Patti Glaza, vice president of Invest Detroit and managing director of its two investment funds, the Detroit Innovate and First Step funds, said Arboretum's strategy of investing in life sciences firms has proven wise.

Glaza said Arboretum's track record has opened the door for other VC firms by proving that you can have strong returns by investing in Michigan investment firms that have a Midwest focus. 

News that Arboretum has closed on its new fund follows the news last week that Arboretum was part of a $39.5 million funding round in Plymouth Township-based Delphinus Medical Technologies Inc., thought to be the largest single investment in a medical device company in state history.

Arboretum's share of that round came from its third fund. 

This article originally appeared in Crain's Detroit Business.

Nutshell's CEO, founder on building startups in Ann Arbor

When I first sat down last spring to talk with serial entrepreneurs Guy Suter and Joe Malcoun about the companies they’ve launched and their plans to boost Ann Arbor’s startup ecosystem as a whole, it was a fun, freewheeling conversation.

Malcoun and Suter have their hands in a number of local companies and projects. They’re investors as well as entrepreneurs, and they want to help make Ann Arbor a place that does a better job of hanging on to the talent it produces by giving early-stage companies affordable office space and a place to go for funding, networking, brainstorming and moral support.

“Guy and I are an explosive, dangerous mix, because we have a hard time saying no to cool ideas and we love risk,” Malcoun told me.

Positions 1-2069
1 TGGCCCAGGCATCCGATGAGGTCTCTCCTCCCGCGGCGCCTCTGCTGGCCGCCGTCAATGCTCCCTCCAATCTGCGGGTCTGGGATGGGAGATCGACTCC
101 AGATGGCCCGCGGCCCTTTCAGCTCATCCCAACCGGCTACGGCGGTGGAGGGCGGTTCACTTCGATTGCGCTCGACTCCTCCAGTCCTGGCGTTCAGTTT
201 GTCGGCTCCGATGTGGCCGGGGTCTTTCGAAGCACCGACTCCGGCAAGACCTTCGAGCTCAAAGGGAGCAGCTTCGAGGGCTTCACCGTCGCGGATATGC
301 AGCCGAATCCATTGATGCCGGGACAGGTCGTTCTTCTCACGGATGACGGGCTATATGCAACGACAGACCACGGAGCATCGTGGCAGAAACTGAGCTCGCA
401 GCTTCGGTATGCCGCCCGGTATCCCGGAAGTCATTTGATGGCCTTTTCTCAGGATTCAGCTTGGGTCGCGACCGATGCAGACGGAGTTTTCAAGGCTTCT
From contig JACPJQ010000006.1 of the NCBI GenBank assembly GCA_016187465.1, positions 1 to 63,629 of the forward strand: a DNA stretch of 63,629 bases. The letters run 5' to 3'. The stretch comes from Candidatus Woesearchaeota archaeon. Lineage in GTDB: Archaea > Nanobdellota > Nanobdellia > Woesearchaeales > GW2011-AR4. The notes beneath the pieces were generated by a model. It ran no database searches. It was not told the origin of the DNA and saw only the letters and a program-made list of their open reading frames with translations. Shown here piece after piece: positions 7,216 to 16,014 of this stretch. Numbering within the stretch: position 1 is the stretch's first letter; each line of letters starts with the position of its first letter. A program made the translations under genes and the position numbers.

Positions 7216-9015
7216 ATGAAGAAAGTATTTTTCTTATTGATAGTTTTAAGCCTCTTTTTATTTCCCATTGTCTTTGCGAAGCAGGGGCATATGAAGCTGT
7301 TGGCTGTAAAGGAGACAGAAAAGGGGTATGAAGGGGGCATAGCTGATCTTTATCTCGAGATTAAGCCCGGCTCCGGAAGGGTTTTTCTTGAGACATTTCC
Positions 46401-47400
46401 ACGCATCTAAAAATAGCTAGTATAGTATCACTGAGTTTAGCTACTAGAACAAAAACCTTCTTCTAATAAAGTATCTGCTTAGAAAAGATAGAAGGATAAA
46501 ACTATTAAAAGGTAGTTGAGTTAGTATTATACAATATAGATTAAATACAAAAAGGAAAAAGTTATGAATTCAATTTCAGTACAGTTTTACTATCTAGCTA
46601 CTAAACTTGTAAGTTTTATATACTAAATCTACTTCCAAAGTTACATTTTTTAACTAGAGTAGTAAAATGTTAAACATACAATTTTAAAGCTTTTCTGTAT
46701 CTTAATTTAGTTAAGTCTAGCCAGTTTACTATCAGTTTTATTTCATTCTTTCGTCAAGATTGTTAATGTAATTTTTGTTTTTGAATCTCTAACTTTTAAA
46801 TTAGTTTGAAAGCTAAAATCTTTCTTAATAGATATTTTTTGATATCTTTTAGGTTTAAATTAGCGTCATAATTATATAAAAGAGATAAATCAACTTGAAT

That risk appears to be paying off on multiple fronts: Notion, the e-mail optimization startup that Suter runs, is currently in beta testing (more on that in a future article); Nutshell, a customer relationship management (CRM) startup led by Malcoun, announced the closing of a multimillion-dollar investment round this week, led by Plymouth Ventures; and a shared downtown co-working and event space in partnership with Coolhouse Labs’ Jordan Breighner is set to begin construction this fall.

Nutshell began as a side-project originally conceived as a “homebrewed” way to tackle CRM at Suter’s previous company, BitLeap. In 2008, BitLeap was acquired by Ann Arbor computer security startup Barracuda Networks. As part of the deal, Suter and two of Nutshell’s co-founders, Lindsay Snider and Ian Berry, were absorbed by Barracuda, so they relocated to Ann Arbor from Pennsylvania.

While at BitLeap, Suter had become frustrated by Sugar and Salesforce, the market leader in CRM software, because he felt they were too labyrinthine for a lean startup.